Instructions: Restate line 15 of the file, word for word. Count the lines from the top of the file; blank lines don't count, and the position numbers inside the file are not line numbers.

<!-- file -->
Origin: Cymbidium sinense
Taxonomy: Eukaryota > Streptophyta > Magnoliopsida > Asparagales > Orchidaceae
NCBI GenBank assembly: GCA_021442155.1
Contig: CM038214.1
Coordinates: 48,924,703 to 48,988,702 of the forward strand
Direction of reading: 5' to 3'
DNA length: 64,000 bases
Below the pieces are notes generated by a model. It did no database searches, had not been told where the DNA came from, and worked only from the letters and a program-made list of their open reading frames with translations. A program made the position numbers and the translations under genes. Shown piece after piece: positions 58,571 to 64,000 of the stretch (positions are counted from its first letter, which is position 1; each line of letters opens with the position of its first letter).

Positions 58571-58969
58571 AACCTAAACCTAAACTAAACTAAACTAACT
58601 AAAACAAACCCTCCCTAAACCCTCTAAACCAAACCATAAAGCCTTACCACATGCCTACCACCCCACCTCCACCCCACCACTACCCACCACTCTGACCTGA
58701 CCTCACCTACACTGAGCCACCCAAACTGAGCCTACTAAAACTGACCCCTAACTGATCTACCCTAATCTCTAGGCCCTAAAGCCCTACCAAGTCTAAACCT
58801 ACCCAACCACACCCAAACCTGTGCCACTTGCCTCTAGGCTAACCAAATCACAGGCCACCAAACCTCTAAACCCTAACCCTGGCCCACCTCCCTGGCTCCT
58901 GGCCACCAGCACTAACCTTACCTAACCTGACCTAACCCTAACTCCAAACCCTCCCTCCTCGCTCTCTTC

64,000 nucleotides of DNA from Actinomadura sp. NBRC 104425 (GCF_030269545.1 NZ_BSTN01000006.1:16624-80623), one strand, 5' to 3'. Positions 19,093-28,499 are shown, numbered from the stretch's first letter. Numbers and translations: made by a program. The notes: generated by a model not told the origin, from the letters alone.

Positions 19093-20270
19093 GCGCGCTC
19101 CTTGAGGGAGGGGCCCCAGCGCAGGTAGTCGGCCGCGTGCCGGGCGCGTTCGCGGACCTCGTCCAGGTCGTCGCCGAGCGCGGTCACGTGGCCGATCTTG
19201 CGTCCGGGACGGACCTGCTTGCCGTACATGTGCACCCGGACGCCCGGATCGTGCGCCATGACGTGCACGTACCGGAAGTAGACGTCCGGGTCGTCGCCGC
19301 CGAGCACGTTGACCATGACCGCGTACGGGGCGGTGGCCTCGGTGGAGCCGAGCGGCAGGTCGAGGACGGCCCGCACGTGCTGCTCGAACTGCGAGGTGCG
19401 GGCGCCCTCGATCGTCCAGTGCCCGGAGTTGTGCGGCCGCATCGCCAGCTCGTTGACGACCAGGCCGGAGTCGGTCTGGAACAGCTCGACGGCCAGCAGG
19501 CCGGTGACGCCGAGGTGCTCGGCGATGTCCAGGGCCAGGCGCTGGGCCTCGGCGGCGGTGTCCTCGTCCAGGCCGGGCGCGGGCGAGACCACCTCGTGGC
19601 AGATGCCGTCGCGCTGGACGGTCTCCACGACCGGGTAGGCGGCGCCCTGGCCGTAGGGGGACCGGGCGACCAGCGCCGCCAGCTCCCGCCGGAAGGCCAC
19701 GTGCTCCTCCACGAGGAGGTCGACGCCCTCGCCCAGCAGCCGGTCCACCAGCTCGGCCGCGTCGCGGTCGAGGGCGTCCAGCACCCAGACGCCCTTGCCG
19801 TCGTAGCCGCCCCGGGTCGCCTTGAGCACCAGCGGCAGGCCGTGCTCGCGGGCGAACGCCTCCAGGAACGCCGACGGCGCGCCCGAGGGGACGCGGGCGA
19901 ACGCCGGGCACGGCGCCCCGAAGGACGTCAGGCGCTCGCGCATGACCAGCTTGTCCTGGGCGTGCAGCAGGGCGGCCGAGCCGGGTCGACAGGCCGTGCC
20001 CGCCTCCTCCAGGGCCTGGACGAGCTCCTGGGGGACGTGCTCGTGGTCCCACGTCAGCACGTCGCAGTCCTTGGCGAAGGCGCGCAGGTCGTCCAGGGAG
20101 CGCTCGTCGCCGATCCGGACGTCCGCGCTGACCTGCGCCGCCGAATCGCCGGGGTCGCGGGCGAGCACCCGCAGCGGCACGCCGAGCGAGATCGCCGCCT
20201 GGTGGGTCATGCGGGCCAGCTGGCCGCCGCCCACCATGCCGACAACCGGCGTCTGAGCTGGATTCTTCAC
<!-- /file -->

64,000 nucleotides of DNA from Actinomadura sp. NBRC 104425 (GCF_030269545.1 NZ_BSTN01000006.1:16624-80623), one strand, 5' to 3'. Positions 19,093-28,499 are shown, numbered from the stretch's first letter. Numbers and translations: made by a program. The notes: generated by a model not told the origin, from the letters alone.